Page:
It’s a sad day. Every Pittsburgher knows exactly what Myron Cope meant to the city and to the Steelers.
This is RFK’s memoir of the Cuban Missile Crisis. (Note: that’s different than the Bay of Pigs.) Basically the USSR put nuclear-equipped missiles in Cuba while publicly claiming they weren’t. There was a period of thirteen days between when the intelligence regarding the presence of missiles and the Soviet’s agreement to withdraw them. People often say this is the closest the world came to nuclear war (so far).
It’s pretty dryly written, but still very interesting. There’s something really fascinating about how people act and react under intense pressure and stress. Of course, it doesn’t hurt that there was a happy ending.
One thing that I found pretty interesting was the role the Guns of August played in the whole situation. It’s a book about the time and decisions leading up to World War I. Apparently JFK and other took this book under special consideration in how they made their decisions regarding the Cuban situation. Imagine how cool it would be to be Barbara Tuchman–you would have helped prevent nuclear war. Not a bad thing to put on a gravestone.
 The more I read about RFK, the more I like. There’s something about his radical Catholicism that makes me think that if I was a more charismatic and better person I could be like him. It would have been interesting to see what would have happened had he not been assassinated.
 Yeah, I read the entire thing today. Granted, it clocks in at 100 pages including forward, but it felt good to read a whole book in a day. It don’t do that much. The last time I did it was the Perks of Being a Wallflower (and the one previous to that was my second reading of Ender’s Game).
It’s been just over three weeks since I moved to San Francisco.
It’s been going pretty well. I like the place I’m living. It’s a nice space and my roommates are nice. I’m close to BART (and BART is close to work). The neighborhood is flat so I can bike around it without too much trouble. Within a few blocks I have a grocery stand, a supermarket, a few bars and a lot of restaurants (mostly Taquerias–I picked the wrong neighborhood given that I’m only so-so on Mexican food).
I don’t think I realized how much I disliked driving. It’s a semi-walkable city so even stuff outside my neighborhood I can get to by walking. Public transportation is decent but the Trip Planner is extremely useful. NextMuni is even better; bus and light rail times-to-arrival based off of GPS.
It’s not all roses. Things are more expensive. Yogurts, which I buy for my lunches, are about 2x the cost. The drive into KZSU on Tuesdays at 5:15am is some simple but intense sort of torture.
In Mexico I had a Pepsi Retro.
It has “natural ingredients” and “no artificial flavors or colors” (that’s what the Spanish says, I think). As we know, I like my sodas sans corn syrup.
It has an old timey taste. Jesse tried it as well and said the same thing. I liked it. Generally I like Coke a lot better than Pepsi but if Pepsi Retro was available in Estados Unidos (apparently it’s Mx only), I might even buy it over regular coke (though probably not over Mexican Coke (w/ sugar rather than corn syrup) in a glass bottle, which is available in some stores around me.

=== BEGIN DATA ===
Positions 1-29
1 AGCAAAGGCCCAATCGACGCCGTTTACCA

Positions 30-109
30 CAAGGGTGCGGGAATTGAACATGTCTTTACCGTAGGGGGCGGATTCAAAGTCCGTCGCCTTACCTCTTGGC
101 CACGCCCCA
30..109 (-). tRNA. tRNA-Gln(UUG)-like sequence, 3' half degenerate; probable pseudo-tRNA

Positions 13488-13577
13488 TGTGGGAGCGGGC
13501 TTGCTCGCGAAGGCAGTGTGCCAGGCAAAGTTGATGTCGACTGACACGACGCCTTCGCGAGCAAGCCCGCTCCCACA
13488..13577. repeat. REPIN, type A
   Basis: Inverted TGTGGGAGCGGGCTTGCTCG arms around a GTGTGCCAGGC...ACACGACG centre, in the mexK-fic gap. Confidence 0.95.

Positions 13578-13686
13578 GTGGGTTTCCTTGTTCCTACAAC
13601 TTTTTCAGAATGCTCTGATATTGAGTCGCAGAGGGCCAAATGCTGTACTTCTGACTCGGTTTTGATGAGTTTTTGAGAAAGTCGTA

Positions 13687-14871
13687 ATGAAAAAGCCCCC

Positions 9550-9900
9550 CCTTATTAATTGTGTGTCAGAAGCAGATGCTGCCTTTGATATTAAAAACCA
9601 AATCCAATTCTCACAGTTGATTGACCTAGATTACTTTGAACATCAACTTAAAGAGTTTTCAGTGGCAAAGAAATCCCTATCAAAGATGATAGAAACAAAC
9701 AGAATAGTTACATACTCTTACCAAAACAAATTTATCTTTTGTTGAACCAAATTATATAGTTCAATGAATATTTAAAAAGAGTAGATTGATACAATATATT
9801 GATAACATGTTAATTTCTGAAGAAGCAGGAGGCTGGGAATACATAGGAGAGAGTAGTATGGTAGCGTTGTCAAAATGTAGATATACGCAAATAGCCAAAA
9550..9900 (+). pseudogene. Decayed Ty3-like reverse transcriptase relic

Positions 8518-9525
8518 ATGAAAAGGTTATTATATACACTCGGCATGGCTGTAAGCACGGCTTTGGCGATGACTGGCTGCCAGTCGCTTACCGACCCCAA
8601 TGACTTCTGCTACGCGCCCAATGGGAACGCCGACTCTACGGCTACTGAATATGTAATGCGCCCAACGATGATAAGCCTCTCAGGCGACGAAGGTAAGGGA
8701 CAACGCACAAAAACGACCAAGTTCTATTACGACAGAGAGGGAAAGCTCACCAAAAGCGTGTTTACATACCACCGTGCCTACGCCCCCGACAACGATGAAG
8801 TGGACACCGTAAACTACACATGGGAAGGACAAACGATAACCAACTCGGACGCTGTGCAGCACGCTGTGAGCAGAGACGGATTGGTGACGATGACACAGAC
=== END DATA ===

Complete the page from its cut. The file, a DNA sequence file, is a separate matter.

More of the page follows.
watch Teen Jeopardy. It’s easy.
I think I missed one clue in today’s Double Jeopardy round.
I’ll be in Ixtapa/ Zihuatanejo for a few days. Be back early next week.
In many ways the real crazies seem to hang out on this list of active autonomist and secessionist movements.
You can get more channels without any extra cost. 3 channels from one PBS affiliate! Two from the ABC affiliate!
But here’s the thing, on the secondary channels, they show the stuff that’s not good enough to put on the main channel. Given what’s on the main channel is crap, this stuff is a few levels up on the crap ladder.
About 11pm at about 20th and Valencia on Friday, a guy half in my path said to me as I walked around him: “Come on, man. Are you going to go home and watch TV or are you going to be a real motherfucker?”
I really didn’t know how to answer.
The bulk of my dad’s cautionary advice has been about the following three topics:
- avoiding going into debt
- avoiding excess sun exposure/ skin cancer
- avoiding excess sound exposure/ hearing loss
Last night, Dug, jwerberg, Helene (and a couple others) and I went to Lucky Ju Ju, which a pinball museum in Alameda. You pay $10 admission and then all the machines are on free play. You can play as many as you want! There are some really old gems as well as some modern oddities, like one with a convoluted surface that makes the ball jump around in a crazy way (it’s a Martian theme, or something) and a soccer one that’s timed rather than a given number of balls–you have to score more times than letting the balls through the paddles. This place is a total blast.
It’s got pretty weird hours (6pm-midnight Friday and Saturday, 4-8pm Sunday), but it’s worth a trip or ten.
Here’s one flickr photo set.
My wrists still hurt from all that pinballing!
Best entertainment for the money around here outside of Musee Mechanique.